Sourdough is, for so many home bakers, the final frontier of baking. It's messy, it's arcane—it's got all the complexity of regular bread baking, and more. It's something artisan bread bakers use to turn out breathtaking whole-grain boules and those elusive, hearth-baked baguettes. It's mystical.
Whole-grain boules are great. I can hardly claim to be immune to their charm, having first been drawn into sourdough through a flurry of Brotform-buying in Munich. But the idea that sourdough starter is only of use when connected to a great collection of proofing baskets, lames, and long rising times is nonsense. Sourdough starter doesn't even have to be used for bread.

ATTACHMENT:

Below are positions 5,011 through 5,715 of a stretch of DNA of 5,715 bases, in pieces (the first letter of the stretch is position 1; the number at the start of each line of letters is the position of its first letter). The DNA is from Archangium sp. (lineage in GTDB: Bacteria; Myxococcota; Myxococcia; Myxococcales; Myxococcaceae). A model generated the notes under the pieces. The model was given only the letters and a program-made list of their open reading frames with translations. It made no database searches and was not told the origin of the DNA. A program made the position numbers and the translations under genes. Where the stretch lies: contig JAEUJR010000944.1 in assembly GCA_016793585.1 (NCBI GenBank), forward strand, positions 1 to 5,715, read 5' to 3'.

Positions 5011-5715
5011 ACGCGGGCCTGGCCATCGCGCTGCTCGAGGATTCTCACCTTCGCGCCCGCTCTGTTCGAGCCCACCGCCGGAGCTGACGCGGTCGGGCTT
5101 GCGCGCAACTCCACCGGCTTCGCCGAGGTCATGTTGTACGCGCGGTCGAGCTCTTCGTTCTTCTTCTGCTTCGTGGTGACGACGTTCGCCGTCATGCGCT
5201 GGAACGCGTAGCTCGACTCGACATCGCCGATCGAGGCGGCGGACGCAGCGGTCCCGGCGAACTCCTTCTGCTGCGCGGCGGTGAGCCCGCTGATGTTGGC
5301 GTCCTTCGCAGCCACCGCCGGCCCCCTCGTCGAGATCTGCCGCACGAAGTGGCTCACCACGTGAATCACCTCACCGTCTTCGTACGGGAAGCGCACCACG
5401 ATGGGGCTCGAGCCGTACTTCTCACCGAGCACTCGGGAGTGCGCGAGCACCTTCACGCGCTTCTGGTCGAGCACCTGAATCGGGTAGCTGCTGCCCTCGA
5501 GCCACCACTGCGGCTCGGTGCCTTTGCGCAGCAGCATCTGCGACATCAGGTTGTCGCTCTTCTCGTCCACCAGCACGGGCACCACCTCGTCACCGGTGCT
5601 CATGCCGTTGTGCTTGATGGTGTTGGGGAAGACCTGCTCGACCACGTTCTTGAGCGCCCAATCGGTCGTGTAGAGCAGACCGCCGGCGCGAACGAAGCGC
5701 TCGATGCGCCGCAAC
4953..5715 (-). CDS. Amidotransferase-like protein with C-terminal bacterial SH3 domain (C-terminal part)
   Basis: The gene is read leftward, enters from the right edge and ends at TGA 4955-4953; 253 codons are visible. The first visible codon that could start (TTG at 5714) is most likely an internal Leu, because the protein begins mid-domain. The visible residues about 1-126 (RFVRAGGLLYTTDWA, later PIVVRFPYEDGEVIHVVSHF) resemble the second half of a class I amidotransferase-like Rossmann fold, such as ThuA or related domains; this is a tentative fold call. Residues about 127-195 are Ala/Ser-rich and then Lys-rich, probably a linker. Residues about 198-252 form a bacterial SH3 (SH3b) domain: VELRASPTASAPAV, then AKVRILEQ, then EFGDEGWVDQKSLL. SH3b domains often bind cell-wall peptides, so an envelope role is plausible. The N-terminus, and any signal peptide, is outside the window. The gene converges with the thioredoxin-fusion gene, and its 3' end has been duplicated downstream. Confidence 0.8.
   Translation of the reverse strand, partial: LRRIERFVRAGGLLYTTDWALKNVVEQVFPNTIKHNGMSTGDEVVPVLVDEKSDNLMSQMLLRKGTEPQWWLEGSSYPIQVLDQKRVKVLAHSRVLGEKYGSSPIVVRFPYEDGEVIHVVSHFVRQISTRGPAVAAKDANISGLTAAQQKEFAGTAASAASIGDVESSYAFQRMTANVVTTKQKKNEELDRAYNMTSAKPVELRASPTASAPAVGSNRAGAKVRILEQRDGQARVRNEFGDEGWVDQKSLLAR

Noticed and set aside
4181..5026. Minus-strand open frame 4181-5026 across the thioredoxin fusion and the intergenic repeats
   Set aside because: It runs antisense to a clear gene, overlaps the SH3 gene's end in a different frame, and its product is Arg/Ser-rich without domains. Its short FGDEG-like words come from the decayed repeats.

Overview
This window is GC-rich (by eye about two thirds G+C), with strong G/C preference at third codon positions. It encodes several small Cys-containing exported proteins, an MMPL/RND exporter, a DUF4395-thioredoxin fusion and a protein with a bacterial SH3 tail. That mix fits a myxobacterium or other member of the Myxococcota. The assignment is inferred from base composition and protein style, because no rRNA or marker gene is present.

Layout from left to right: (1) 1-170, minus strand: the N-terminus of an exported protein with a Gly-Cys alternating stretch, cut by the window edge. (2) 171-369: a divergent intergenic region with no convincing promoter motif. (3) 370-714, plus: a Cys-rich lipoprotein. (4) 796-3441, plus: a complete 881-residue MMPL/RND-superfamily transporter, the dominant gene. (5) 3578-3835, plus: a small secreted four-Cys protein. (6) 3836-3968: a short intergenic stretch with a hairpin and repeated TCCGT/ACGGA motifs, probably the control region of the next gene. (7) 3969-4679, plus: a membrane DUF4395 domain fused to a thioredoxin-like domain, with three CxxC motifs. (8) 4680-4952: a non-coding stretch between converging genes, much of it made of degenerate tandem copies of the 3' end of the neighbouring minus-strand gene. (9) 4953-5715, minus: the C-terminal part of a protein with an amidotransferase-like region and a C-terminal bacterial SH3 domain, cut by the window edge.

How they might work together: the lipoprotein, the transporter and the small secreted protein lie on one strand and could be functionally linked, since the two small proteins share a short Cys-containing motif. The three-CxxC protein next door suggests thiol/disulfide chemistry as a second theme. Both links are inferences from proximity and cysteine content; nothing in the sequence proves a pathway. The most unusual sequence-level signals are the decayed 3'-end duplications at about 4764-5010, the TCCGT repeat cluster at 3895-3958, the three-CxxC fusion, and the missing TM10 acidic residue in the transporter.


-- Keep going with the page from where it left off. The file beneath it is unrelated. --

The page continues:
In fact, the one person in my life maintaining a starter, when I was little, never used it for bread as far as I know. My paternal grandmother got her sourdough starter from my parents, who got theirs from my maternal grandmother, who was given some by a friend. Neither my parents nor my mother's mother maintained theirs. To my father's mother, however, the sourdough was a revelation—a magical shortcut, perhaps. The plucky, anti-feminine mystique lady was generally acknowledged to have cooked out what little kitchen enthusiasm she'd had while raising 10 kids. Even before the first grandchild was born, she'd long fallen back on overcooked macaroni and cheese, Spam, and similar canned oddities. Using a recipe that had accompanied the starter gift, though, she used the starter to turn out fuss-free coffeecake day after day for herself, my grandfather, and whatever acquaintances or family members happened to be staying as houseguests.